Quantitative research is a powerful tool for those looking to gather empirical data about their topic of study. Using statistical models and math, researchers evaluate their hypothesis.
When researchers look at gathering data, there are two types of testing methods they can use: quantitative research, or qualitative research. Quantitative research looks to capture real, measurable data in the form of numbers and figures; whereas qualitative research is concerned with recording opinion data, customer characteristics, and other non-numerical information.
Quantitative research is a powerful tool for those looking to gather empirical data about their topic of study. Using statistical models and math, researchers evaluate their hypothesis. An integral component of quantitative research - and truly, all research - is the careful and considered analysis of the resulting data points.
There are several key advantages and disadvantages to conducting quantitative research that should be considered when deciding which type of testing best fits the occasion.
Quantitative research is primarily designed to capture numerical data - often for the purpose of studying a fact or phenomenon in their population. This kind of research activity is very helpful for producing data points when looking at a particular group - like a customer demographic. All of this helps us to better identify the key roots of certain customer behaviors.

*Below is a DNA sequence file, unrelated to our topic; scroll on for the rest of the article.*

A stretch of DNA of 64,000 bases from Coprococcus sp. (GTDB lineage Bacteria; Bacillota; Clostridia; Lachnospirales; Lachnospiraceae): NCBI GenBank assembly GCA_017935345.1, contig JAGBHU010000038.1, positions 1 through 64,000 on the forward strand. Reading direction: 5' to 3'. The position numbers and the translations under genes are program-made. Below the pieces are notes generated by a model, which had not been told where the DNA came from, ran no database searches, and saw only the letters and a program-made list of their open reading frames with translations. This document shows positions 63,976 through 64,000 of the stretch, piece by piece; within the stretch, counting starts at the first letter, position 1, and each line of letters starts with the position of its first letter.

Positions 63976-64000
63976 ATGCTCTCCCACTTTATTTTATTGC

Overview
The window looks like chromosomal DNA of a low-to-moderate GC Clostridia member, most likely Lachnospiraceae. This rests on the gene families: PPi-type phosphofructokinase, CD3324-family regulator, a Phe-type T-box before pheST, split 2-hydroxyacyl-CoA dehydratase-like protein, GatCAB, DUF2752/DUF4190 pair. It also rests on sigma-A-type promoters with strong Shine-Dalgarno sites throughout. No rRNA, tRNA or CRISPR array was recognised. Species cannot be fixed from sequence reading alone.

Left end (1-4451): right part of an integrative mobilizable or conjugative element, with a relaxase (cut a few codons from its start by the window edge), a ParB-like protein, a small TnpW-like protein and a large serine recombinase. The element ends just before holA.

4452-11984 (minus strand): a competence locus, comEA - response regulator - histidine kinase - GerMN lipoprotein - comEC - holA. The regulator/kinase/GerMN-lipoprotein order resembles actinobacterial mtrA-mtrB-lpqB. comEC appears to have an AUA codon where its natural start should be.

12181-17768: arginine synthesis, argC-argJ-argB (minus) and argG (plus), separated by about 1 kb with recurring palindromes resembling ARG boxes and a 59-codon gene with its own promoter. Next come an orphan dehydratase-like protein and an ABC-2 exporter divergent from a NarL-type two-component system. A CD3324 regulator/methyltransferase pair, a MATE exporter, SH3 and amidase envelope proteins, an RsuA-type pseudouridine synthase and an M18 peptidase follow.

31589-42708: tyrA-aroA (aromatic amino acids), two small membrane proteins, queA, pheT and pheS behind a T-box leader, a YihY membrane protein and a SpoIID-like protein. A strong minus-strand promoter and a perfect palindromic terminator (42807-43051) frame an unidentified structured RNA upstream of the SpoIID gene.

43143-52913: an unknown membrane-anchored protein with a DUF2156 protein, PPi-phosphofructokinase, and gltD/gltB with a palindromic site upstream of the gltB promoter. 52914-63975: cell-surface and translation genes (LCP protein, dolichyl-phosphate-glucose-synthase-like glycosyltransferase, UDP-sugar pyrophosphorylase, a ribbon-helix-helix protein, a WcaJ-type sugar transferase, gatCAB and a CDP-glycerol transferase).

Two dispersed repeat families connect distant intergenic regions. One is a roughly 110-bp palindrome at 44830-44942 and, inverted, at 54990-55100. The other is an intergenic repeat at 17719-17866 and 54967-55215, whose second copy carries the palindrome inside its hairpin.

Businesses who research their customers intimately often outperform their competitors. Knowing the reasons why a customer makes a particular purchasing decision makes it easier for companies to address issues in their audiences. Data analysis of this kind can be used for a wide range of applications, even outside the world of commerce.
Unlike qualitative research questions - which often ask participants to divulge personal and sometimes sensitive information - quantitative research does not require participants to be named or identified. As long as those conducting the testing are able to independently verify that the participants fit the necessary profile for the test, then more identifying information is unnecessary.